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Mining Cardinalities from Knowledge Bases

Emir Muñoz
August 29, 2017

Mining Cardinalities from Knowledge Bases

Paper presented at DEXA 2017, Lyon, France

Emir Muñoz

August 29, 2017
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  1. Mining Cardinalities from
    Knowledge Bases
    Emir Muñoz and Matthias Nickles
    Fujitsu Ireland Ltd.
    Insight Centre for Data Analytics, NUI Galway
    DEXA 2017, August 28-31, Lyon, France

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  2. Structured data Dynamic data Schema-less data
    Resource Description Framework (RDF) is …
    Good for the Web (data integration, transfer, etc.)
    Bad for users (reusability, trust, understanding, etc.)
    Challenges arise due to the Open World Assumption (OWA) and
    non-Unique Name Assumption (nUNA) in OWL/RDF
    Motivation (1/4)

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  3. Motivation (2/4)
    ▷ Open World Assumption:
    The truth value of an assertion is not necessarily known
    If an assertion is not in the knowledge base we cannot say
    it is negative
    ▷ No Unique Name Assumption:
    Individuals may have more than one name

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  4. Motivation (3/4)
    ▷ Domains, ranges, and cardinalities are usually not defined
    :Ireland
    6,378,000
    idemo:population
    dbpedia-
    owl:Population
    6,378,000
    igeo:capitale
    :Dublin
    dbpedia-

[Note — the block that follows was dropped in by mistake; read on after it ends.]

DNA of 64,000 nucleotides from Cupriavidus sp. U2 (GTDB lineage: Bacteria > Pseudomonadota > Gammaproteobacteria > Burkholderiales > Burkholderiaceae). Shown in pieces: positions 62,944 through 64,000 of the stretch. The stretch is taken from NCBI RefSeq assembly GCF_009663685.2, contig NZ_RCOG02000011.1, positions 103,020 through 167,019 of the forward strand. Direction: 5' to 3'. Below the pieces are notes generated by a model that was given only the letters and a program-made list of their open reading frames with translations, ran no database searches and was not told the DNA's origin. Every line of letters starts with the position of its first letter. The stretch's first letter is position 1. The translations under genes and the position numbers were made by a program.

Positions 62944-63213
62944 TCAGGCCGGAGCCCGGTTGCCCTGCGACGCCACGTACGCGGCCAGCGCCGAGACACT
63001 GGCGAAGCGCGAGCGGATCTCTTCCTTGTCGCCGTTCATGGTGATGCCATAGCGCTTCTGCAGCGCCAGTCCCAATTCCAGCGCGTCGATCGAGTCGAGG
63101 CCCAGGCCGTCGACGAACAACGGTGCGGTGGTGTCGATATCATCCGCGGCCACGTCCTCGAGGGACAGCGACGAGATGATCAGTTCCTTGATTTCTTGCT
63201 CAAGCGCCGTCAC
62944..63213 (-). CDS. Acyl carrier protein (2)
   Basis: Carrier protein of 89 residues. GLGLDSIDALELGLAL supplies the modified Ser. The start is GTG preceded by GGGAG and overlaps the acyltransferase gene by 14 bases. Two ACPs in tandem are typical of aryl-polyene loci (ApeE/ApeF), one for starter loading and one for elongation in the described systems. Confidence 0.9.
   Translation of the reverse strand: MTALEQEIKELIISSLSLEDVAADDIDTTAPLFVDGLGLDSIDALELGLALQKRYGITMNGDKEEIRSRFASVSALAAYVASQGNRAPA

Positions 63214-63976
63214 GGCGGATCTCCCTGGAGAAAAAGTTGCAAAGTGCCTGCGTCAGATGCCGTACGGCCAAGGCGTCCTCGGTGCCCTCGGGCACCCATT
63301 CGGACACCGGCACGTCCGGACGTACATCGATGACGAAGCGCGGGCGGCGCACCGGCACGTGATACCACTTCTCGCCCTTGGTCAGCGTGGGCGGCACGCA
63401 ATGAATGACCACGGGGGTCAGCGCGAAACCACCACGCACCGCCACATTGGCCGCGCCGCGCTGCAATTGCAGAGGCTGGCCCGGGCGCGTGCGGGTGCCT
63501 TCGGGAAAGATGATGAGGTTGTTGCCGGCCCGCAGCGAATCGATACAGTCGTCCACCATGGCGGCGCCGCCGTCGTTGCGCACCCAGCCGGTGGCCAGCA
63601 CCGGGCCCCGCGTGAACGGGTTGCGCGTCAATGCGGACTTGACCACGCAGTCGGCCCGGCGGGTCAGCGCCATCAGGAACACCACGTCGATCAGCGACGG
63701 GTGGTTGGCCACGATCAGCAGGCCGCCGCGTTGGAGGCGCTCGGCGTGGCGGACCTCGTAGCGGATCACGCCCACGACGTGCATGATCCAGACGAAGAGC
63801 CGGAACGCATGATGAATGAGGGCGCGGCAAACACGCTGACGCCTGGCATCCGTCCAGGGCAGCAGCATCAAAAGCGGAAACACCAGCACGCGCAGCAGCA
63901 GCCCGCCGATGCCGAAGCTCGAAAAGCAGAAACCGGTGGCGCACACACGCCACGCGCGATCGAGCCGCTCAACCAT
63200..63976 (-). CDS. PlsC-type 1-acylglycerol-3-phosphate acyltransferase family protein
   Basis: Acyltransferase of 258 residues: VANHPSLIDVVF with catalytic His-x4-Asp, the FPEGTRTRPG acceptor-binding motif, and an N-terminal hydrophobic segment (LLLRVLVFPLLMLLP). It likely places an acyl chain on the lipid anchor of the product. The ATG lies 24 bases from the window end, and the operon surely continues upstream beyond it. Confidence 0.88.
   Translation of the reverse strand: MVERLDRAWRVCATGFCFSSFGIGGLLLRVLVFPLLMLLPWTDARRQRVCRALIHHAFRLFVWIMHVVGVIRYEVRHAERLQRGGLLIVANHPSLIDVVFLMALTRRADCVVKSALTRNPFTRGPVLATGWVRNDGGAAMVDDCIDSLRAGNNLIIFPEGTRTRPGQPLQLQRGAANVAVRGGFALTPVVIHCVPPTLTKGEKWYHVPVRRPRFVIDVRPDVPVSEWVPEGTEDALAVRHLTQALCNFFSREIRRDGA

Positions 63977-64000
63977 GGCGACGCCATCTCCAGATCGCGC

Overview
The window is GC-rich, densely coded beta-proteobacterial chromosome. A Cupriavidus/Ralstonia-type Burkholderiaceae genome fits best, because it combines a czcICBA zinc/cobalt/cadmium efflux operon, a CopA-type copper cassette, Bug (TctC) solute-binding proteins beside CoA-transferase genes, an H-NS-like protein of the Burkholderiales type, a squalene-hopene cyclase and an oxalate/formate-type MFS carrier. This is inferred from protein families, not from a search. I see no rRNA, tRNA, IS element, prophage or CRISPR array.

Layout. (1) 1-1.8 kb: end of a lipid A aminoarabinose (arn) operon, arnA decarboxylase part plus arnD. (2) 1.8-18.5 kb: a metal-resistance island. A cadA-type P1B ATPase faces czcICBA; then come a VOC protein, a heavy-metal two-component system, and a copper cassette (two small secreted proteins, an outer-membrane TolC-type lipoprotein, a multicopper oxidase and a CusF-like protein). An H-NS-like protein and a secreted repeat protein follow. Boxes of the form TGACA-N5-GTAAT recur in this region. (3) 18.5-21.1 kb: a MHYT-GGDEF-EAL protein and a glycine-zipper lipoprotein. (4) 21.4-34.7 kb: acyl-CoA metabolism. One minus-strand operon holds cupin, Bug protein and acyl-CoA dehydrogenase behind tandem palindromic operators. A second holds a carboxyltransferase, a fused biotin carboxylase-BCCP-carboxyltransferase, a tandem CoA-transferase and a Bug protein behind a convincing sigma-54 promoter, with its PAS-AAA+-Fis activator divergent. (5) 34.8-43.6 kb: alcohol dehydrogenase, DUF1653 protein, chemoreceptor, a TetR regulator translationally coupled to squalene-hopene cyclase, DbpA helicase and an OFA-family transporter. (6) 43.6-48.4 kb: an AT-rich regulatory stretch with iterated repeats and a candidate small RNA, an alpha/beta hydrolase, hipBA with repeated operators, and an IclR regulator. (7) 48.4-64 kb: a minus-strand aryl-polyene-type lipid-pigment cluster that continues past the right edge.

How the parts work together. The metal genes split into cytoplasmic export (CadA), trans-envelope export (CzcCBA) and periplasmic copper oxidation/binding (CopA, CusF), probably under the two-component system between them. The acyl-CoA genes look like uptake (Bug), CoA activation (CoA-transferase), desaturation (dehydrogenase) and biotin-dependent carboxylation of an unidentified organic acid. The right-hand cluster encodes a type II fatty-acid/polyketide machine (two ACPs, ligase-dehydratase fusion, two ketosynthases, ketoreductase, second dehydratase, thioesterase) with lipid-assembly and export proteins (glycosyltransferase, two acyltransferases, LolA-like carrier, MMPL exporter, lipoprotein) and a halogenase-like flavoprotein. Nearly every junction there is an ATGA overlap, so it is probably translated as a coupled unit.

owl:Capital
    :Dublin
    No central schema!
    • Hard to write queries [1]
    • How am I suppose to reuse these data?
    Cardinalities!
    :Irlande
    igeo:capitale
    :Dublin
    Many different ontologies
    [1] Schmidt, M., Meier, M., Lausen, G.: Foundations of SPARQL query optimization. In: ICDT, ACM (2010) 4-33
    Same
    entity

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  5. Motivation (4/4)
    ▷ Cardinalities indicate us the structure of things (concepts)
    height
    width
    weight
    legs
    (2)
    arms
    (2)
    head
    (1) name
    address
    age

    capital
    (1)
    counties
    (many)
    height
    weight
    rivers
    (0 to many)
    mountains
    population languages
    (1 to many)
    time
    zone

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  6. Related work (1/2)
    ▷ Cardinality constraints/bounds
    Constraint Languages for RDF: ShEx[2], RDD[3], SHACL[4], SPIN[5], OSLC[6]
    ▷ Consistency in RDF KBs
    No work has focused on the extraction of cardinalities to detect
    inconsistencies in KBs.
    Previous work focused on property values missing, not cardinalities
    ▷ RDF schema discovery
    Use of rule mining to infer an ontology
    Use of SPARQL queries to mine simple cardinalities (issues)
    [2] https://www.w3.org/2013/ShEx/Primer
    [3] P. M. Fischer, G. Lausen, A. Schatzle, and M. Schmidt. RDF Constraint Checking. EDBT/ICDT Workshops 2015.
    [4] https://www.w3.org/TR/shacl/
    [5] http://spinrdf.org/
    [6] https://www.w3.org/Submission/2014/SUBM-shapes-20140211/

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  7. Related work (2/2)
    ▷ The cardinality query problem: how many cities?
    :Ireland dbpedia-owl:city
    :Dublin
    :Irlande
    dbpedia-owl:city
    :Galway
    owl:sameAs
    SELECT COUNT(?city)
    WHERE {
    :Ireland dbpedia-owl:city ?city .
    }
    SELECT COUNT(?city)
    WHERE {
    :Irlande dbpedia-owl:city ?city .
    }
    1
    1
    2

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  8. Preliminaries (1/2)
    ▷ Knowledge bases can be represented using RDF model
    ▷ RDF does not assume unique names  we need UNA 2.0
    RDF model
     Set of resource: ℛ e.g.: ex:JonSnow
     Set of blank nodes: ℬ e.g.: _:bnode
     Set of predicates: e.g.: rdf:type
     Set of literals: ℒ e.g.: “Francia@es”
     ≡ { , , ∈ ∪ × × ( ∪ ∪ )}

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  9. Preliminaries (2/2)
    ▷ Knowledge bases can be represented using RDF model